Puppies have many of the same signs of health that an adult dog does, but there are some small differences. Heart rate and body temperature is different: puppies’ hearts beat faster, and their temperatures are higher than those of adult dogs, because they are smaller and have a higher metabolic rate. Sleep requirements: just like human babies that require more sleep, puppies sleep more. Don’t mistake tiredness for a lack of interest. After a little rest, a healthy puppy is going to be a lot to handle. Development of teeth: some baby teeth need to drop out. Then adult teeth erupt some time between four and six months of age. Some pups’ gums may bleed. This normal teething transition not gum disease.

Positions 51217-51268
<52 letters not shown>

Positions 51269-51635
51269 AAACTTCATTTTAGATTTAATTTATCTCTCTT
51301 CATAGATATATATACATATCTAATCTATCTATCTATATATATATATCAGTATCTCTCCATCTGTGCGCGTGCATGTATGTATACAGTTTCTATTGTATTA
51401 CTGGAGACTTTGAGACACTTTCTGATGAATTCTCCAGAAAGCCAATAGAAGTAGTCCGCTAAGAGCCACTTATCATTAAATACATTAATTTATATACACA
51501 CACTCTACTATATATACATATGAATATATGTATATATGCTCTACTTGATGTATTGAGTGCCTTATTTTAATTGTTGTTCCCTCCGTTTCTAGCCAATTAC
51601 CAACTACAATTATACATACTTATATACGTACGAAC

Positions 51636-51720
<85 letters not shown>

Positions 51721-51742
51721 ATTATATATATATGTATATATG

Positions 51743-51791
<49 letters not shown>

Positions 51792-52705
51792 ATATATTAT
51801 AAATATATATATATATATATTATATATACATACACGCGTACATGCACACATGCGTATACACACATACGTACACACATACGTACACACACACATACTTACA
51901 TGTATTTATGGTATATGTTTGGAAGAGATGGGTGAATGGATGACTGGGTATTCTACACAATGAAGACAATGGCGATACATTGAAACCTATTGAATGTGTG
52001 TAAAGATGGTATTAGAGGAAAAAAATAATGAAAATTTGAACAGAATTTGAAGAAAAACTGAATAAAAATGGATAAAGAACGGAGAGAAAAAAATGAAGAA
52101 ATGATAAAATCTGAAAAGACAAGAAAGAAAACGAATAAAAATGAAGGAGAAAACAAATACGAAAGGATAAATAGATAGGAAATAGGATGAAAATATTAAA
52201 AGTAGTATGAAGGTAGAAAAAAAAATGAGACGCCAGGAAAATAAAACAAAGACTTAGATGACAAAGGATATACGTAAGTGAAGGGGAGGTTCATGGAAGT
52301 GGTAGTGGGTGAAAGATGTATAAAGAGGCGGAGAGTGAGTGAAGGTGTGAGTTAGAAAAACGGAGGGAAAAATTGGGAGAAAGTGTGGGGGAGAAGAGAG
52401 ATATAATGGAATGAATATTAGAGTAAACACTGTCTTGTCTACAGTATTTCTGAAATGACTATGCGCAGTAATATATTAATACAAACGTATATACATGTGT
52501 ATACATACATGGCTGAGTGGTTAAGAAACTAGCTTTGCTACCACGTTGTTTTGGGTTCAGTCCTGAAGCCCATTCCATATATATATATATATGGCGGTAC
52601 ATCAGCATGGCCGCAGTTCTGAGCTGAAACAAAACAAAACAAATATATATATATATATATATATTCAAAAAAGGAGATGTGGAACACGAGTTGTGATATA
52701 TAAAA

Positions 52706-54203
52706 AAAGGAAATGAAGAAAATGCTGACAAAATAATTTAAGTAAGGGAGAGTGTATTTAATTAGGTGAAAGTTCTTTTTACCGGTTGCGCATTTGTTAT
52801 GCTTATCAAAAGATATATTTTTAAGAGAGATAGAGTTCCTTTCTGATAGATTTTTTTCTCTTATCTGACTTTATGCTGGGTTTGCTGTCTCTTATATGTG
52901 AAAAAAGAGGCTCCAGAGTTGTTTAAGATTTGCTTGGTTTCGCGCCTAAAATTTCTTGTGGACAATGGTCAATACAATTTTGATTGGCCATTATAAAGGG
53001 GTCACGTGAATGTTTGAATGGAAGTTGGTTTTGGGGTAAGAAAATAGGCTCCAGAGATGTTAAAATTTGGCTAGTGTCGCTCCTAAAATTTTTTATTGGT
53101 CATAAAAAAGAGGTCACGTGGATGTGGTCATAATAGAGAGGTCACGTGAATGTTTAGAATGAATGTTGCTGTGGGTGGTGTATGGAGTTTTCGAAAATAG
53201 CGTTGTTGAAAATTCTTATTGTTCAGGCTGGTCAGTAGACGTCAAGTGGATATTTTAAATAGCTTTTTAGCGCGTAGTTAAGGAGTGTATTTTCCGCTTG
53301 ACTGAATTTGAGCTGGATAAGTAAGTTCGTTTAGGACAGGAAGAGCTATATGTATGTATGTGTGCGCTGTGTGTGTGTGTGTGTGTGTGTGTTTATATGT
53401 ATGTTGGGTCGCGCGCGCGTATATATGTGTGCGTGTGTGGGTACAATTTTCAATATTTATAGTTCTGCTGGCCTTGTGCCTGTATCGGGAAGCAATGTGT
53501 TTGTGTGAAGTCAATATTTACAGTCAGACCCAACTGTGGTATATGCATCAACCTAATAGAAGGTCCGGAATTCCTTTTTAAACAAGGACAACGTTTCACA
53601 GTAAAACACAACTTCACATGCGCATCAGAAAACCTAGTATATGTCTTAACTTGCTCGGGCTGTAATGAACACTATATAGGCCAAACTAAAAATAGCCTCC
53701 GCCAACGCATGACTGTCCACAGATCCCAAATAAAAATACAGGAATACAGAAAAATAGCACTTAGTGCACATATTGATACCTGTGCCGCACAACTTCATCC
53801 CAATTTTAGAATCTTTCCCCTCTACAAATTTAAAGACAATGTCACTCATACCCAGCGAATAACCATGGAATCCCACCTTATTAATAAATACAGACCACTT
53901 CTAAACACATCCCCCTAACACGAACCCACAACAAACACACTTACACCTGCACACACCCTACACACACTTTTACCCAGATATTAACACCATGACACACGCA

Choose a healthy puppy to begin with. All puppies are super cute, but not all are healthy. An unhealthy pup can be a source of great strain on any family. You owe it to yourself, and your puppy, to choose one who is healthy right from the start. Be careful and get the advice of a vet or a friend that has experience.
Ask a vet what conditions are common in the breed you like best, this is important as you are taking on a many year relationship. Then ask a breeder you might be working with. For some conditions, such as hip dysplasia, elbow dysplasia, and hereditary ocular (eye) diseases, there are organizations that keep records of dogs who have been checked and found free of these conditions. The breeder should be able to show your proof their dogs are clear of these problems.